Persistent threads: determine the number of SMs you have, multiply by 32 (for the number of threads in the warp). If you then launch a kernel with trace<<<SMCount * 32, dim(32,1,1)>>> each SM will be executing exactly 1 warp. That's typically not optimal, so you increase SMCount * 32 by some constant. 8 blocks per SM seems optimal for Kepler in many cases, but it depends on the number of registers that you need. Kepler has 256, so launching 8 blocks per SM gets you 32 registers for each warp. In practice, you either use the occupancy calculator to find the optimal number of blocks per thread, or you hand-tune it for best performance. Note that 2 is the minimum to use Fermi's and Kepler's hardware optimally, although I found that kernels that are heavily bandwidth-bound sometimes benefit from very small numbers of concurrent threads, to distribute cache misses optimally over the available SMs: for a box filter kernel, it seems even optimal to have 16 threads per block active (so: half-filled warps).

Then, you need special thread code: each thread remains active until all work has been done. This requires some atomics to fetch new jobs:

Code: Select all

do
{
if (idx >= totalJobs) return;
// perform work for task 'idx'
} while (true);
So: thread 0 of each warp basically 'allocates' 32 jobs to work on: [jobIdxBase..jobIdxBase+31]. Individual threads in the warp get their job idx by calculating jobIdxBase + threadIdx.x.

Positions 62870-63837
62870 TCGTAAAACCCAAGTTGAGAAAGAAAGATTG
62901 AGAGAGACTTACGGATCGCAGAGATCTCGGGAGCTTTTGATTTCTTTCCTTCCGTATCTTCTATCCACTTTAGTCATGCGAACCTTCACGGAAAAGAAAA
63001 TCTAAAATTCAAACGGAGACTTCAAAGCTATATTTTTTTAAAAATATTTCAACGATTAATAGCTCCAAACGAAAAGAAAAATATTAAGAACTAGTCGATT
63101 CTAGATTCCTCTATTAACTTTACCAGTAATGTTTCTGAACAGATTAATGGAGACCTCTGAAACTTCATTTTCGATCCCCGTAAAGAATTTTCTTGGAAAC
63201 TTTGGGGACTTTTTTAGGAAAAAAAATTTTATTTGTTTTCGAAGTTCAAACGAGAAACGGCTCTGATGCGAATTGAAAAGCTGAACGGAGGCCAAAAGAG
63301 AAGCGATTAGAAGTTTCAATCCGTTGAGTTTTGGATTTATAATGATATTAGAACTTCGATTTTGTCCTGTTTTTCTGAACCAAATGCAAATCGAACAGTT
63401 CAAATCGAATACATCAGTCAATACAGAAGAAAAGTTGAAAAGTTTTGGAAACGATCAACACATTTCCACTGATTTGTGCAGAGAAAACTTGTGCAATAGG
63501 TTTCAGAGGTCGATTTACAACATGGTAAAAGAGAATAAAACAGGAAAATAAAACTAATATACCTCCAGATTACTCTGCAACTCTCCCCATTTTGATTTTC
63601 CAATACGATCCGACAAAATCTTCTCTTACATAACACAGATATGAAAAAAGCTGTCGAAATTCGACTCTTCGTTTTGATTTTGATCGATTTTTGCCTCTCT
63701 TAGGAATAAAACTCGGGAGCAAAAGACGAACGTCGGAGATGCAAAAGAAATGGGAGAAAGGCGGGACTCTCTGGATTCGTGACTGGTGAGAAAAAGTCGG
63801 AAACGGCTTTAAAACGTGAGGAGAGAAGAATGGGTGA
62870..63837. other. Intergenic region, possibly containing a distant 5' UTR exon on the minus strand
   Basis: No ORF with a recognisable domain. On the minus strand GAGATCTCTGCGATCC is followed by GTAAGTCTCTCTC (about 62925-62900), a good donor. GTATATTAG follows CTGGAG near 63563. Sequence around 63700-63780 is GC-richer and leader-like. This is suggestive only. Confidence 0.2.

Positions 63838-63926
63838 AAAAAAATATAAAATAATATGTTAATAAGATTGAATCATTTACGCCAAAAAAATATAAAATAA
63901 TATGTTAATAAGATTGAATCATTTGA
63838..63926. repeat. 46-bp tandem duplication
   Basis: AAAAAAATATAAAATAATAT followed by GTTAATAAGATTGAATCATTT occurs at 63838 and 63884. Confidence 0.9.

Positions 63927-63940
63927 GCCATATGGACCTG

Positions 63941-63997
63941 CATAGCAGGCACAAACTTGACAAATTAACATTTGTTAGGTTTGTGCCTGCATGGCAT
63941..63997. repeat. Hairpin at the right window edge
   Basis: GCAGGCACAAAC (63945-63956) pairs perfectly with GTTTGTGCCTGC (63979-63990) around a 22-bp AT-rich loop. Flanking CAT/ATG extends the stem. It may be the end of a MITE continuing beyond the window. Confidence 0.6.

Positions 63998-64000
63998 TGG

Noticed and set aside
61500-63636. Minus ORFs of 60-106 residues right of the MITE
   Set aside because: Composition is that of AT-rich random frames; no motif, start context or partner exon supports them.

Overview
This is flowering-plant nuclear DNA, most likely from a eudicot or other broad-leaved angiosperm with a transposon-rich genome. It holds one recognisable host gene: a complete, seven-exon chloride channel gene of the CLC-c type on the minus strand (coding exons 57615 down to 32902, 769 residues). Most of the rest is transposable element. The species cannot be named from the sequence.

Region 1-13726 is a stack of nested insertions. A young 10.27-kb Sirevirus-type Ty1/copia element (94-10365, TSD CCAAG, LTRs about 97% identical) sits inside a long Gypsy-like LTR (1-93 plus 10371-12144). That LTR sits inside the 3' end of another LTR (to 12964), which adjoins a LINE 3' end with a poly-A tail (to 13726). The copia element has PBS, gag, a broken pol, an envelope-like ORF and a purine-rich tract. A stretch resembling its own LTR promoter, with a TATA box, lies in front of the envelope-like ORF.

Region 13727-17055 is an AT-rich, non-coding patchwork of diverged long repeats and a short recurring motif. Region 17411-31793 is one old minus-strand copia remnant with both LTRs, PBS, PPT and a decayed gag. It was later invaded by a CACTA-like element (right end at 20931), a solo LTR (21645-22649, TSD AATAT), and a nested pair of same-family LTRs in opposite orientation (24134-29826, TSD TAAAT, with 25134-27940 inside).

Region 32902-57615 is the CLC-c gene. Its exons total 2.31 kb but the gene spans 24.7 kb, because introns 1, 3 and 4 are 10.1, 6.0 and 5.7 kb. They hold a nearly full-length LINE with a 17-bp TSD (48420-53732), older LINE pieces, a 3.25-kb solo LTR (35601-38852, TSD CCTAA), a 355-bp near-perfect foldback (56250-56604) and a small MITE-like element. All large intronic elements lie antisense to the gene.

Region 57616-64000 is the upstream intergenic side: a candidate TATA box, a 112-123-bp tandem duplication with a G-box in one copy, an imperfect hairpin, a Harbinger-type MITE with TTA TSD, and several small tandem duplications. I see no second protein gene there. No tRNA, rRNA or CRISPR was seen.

Make sure the global memory variable 'warpCounter' is set to 0 before starting the kernel.

In practice, this approach is rather efficient, even for simple kernels.

- Jacco.

tomasdavid
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### Re: Can't understand Timo Aila's GPU traversal paper

As far as I remember, the approach does not use packets at all (each ray has its own stack), and the code for Fermi and Kepler does not use persistent threads anymore.

spectral
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### Re: Can't understand Timo Aila's GPU traversal paper

Hi,

1) This code is able to handle both a packets of rays or a ray at once.
2) Persistent thread is no more efficient today
3) Don't forget that this code is based on a "simple study", to keep the same performance than Timo you have to care about the number of registers you use
in your kernel. If there are too much used registers in your code then you will not have the same performance
4) SOA stuffs are very important
5) It is a BVH but not a QBVH (more suited for the CPU)... maybe "Dade" has more experience with his SQBVH ?

What don't you understand, read and re-read it... it is a simple BVH traversal... with a stack. Try to understand each step... then study the next one.
If you have a precise question, I can answer you...

Regards

shiqiu1105
Posts: 138
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### Re: Can't understand Timo Aila's GPU traversal paper

Thanks for you guys answer! They helped a lot

I do want to know, if persistent threads are not efficient nowadays, what's the efficient approach now then?

spectral
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### Re: Can't understand Timo Aila's GPU traversal paper

The best approach developed by Timo does not use persistent thread ! Check the paper

Also, it depends of what you want to do... if you want to improve this code to support instances etc... by example... and maybe depend of the video card and the scene !
It is up to you to test... or check the results in the paper.